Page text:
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School of the Built Environment

Dr Danielle Hinchcliffe

Teaching Fellow


I completed my undergraduate Master’s degree in Biology in 2011 at the University of Sheffield, having done my fourth-year project on placement at the University of Muenster, Germany. My PhD in Molecular Ecology at the University of East Anglia was focussed on using genetic and ecological tools to answer fundamental evolutionary questions concerning the endangered Seychelles warbler.

Having seen first-hand how science can evidence conservation management strategy and practice, I took on the role of Senior Scientist with the globally-recognised NGO Operation Wallacea. This role expanded to setting up field sites and long-term biodiversity monitoring programmes, in addition to managing several academic research projects, and directly running the company’s largest terrestrial forest site, Cusuco National Park in Honduras.

I then returned to Manchester as a post-doctoral research associate at the University of Manchester to develop molecular tools for monitoring stress and welfare of wild equid populations (Carneddau ponies and Grevy’s zebras, Kenya), before starting my new teaching role at the University of Salford.


I have extensive experience in supervision of final-year undergraduate and MRes student dissertation projects, in addition to the delivery of a range of teaching materials across biological and environmental sciences. I am experienced in guiding PhD students from my time with Operation Wallacea and within shared research groups. I particularly enjoy delivering practical sessions, field skills sessions and small group teaching.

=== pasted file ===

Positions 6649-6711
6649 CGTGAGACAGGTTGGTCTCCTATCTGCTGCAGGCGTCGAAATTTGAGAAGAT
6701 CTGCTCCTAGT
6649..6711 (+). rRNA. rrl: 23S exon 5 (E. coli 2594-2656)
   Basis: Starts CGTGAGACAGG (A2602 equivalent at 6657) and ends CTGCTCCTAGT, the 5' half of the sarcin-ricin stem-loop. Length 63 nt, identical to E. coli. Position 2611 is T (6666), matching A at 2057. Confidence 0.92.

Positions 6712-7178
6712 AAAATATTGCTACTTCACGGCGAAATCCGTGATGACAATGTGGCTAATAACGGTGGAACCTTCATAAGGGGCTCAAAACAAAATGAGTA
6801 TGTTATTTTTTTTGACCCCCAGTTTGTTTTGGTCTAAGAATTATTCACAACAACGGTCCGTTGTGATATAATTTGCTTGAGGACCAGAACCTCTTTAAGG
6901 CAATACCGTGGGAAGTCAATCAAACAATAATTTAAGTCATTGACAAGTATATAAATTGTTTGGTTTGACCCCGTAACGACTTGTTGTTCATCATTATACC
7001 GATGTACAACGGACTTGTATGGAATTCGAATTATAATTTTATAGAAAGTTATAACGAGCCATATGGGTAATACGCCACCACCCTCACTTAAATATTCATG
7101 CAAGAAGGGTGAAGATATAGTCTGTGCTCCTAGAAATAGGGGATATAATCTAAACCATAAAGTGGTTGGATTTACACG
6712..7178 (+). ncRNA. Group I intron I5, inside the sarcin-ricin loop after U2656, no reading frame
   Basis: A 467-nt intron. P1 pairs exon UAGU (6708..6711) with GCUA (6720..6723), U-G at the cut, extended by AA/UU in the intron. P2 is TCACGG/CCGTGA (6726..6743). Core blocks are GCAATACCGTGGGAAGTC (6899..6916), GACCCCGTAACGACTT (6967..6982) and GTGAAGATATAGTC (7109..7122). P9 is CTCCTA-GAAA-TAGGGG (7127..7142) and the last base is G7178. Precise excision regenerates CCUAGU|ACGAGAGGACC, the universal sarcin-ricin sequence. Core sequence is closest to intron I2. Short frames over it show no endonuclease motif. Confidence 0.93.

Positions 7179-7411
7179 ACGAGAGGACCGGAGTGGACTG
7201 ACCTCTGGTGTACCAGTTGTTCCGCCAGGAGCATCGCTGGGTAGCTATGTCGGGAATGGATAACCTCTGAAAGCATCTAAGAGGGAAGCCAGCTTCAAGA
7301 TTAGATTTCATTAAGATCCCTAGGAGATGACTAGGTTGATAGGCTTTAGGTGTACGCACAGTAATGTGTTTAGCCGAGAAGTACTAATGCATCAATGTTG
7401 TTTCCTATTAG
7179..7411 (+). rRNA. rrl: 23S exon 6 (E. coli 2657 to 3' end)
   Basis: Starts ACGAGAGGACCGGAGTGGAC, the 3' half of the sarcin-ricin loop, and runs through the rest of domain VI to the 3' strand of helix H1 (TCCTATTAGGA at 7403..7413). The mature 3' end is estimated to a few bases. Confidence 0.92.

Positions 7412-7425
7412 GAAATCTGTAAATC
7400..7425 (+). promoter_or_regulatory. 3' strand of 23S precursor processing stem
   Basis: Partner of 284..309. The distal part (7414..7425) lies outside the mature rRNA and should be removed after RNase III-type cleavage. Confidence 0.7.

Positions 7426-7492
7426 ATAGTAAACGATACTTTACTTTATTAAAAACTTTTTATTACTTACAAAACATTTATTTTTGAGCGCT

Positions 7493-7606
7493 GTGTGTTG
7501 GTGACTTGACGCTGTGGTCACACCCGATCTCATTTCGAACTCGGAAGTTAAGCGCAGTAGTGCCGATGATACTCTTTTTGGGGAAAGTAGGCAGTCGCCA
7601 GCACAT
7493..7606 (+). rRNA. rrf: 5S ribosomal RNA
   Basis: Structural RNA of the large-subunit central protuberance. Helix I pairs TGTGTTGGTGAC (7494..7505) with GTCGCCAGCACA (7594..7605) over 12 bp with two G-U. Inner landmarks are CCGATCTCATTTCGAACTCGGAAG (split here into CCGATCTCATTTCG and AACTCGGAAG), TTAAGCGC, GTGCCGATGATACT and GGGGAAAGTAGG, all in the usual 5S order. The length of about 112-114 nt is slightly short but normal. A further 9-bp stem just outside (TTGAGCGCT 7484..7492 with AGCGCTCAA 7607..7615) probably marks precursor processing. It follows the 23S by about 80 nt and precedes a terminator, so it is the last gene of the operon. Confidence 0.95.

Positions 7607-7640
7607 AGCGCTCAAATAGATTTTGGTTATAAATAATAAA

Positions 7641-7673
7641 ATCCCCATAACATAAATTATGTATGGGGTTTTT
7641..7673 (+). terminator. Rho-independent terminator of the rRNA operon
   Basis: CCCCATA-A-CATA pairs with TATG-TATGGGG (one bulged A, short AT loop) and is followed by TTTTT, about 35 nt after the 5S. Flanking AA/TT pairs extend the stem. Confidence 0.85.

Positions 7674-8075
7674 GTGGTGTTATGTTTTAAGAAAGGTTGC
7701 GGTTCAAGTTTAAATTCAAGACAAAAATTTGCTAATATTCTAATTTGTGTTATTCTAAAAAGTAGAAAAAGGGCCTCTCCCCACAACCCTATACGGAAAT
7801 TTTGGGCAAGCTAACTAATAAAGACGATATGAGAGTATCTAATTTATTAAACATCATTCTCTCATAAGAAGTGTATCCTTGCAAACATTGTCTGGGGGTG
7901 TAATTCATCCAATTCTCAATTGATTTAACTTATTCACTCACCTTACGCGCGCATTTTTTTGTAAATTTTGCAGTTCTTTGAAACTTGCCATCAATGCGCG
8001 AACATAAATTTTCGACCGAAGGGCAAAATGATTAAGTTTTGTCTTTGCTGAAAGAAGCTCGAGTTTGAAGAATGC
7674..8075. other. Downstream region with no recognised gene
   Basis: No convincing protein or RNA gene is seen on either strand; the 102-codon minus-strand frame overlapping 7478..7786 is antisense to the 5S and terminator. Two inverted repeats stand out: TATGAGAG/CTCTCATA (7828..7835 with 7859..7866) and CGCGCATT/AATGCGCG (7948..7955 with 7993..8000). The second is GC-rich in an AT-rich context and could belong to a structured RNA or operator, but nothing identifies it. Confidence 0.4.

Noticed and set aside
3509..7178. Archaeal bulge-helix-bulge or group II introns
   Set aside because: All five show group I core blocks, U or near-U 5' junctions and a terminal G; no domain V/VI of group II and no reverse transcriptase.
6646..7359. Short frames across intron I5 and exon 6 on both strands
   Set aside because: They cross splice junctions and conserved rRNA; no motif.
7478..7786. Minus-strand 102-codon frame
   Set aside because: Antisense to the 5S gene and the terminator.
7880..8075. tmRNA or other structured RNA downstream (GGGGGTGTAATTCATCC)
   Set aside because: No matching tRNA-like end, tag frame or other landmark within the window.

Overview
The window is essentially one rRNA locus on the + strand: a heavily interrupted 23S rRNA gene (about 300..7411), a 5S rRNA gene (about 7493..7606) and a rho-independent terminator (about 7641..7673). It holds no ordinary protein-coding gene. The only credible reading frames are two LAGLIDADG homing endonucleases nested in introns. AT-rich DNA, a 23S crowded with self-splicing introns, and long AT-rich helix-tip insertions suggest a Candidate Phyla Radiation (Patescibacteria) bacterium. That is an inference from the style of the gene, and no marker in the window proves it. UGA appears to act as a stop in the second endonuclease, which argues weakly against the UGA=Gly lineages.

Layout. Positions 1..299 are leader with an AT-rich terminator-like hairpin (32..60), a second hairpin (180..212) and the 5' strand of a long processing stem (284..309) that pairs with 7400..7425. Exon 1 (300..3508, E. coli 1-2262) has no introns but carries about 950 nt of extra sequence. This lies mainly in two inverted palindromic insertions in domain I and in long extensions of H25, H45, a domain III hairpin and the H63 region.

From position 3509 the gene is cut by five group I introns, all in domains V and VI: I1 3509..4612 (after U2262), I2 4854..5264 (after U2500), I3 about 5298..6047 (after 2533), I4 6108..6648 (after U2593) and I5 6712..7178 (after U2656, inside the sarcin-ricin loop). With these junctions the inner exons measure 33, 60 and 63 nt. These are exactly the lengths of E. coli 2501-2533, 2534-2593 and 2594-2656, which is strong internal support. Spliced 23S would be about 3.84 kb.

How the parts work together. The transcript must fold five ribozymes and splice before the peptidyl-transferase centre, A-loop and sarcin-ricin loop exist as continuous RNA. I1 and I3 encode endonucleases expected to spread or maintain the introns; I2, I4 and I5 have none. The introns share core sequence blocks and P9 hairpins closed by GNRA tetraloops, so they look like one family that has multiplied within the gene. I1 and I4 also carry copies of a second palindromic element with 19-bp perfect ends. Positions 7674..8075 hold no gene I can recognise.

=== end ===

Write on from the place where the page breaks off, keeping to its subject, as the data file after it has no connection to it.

Qualifications and Memberships

  • MBiol. Sci. (Hons) Biology, University of Sheffield 2011
  • The Sheffield Graduate Award, University of Sheffield 2011
  • Fellowship of the Higher Education Academy (FHEA) 2015
  • Ph.D Molecular Ecology, University of East Anglia 2016


*in maiden name, GILROY

  • Gilroy DL, Phillips KP, Richardson DS, Van Oosterhout C (2017) Toll-like receptor variation in the bottlenecked population of the Seychelles warbler: computer simulations see the ‘ghost of selection past’ and quantify the ‘drift debt’. Journal of Evolutionary Biology 30(7): 1276-1287.
  • Gilroy DL, Van Oosterhout C, Komdeur J, Richardson DS (2017) Toll-like receptor variation in the bottlenecked population of the endangered Seychelles warbler. Animal Conservation 20(3): 235-250.
  • Hammers M, Komdeur J, Kingma SA, Hutchings K, Fairfield EA, Gilroy DL, Richardson DS (2016) Age-specific haemosporidian infection dynamics and survival in Seychelles warblers. Scientific reports 6: 29720.
  • Fairfield EA, Hutchings K, Gilroy DL, Kingma SA, Burke T, Komdeur J, Richardson DS (2016) The impact of conservation-driven translocations on blood parasite prevalence in the Seychelles warbler. Scientific reports 6: 29596.
  • Gilroy D, Van Oosterhout C, Komdeur J, Richardson DS (2016) Avian β-defensin variation in bottlenecked populations: the Seychelles warbler and other congeners. Conservation Genetics 17(3): 661-674.
  • Co-author of Chapter 10 Freshwater Vertebrates: An overview of survey design and key methodological considerations in Freshwater Ecology & Conservation: A Handbook of Techniques, 2018. Edited by Jocelyne M.R. Hughes. Oxford University Press in the OUP series entitled Techniques in Ecology and Conservation (TEC).